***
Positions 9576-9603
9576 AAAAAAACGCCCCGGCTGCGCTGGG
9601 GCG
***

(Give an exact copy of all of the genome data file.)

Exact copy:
Positions 9576-9603
9576 AAAAAAACGCCCCGGCTGCGCTGGG
9601 GCG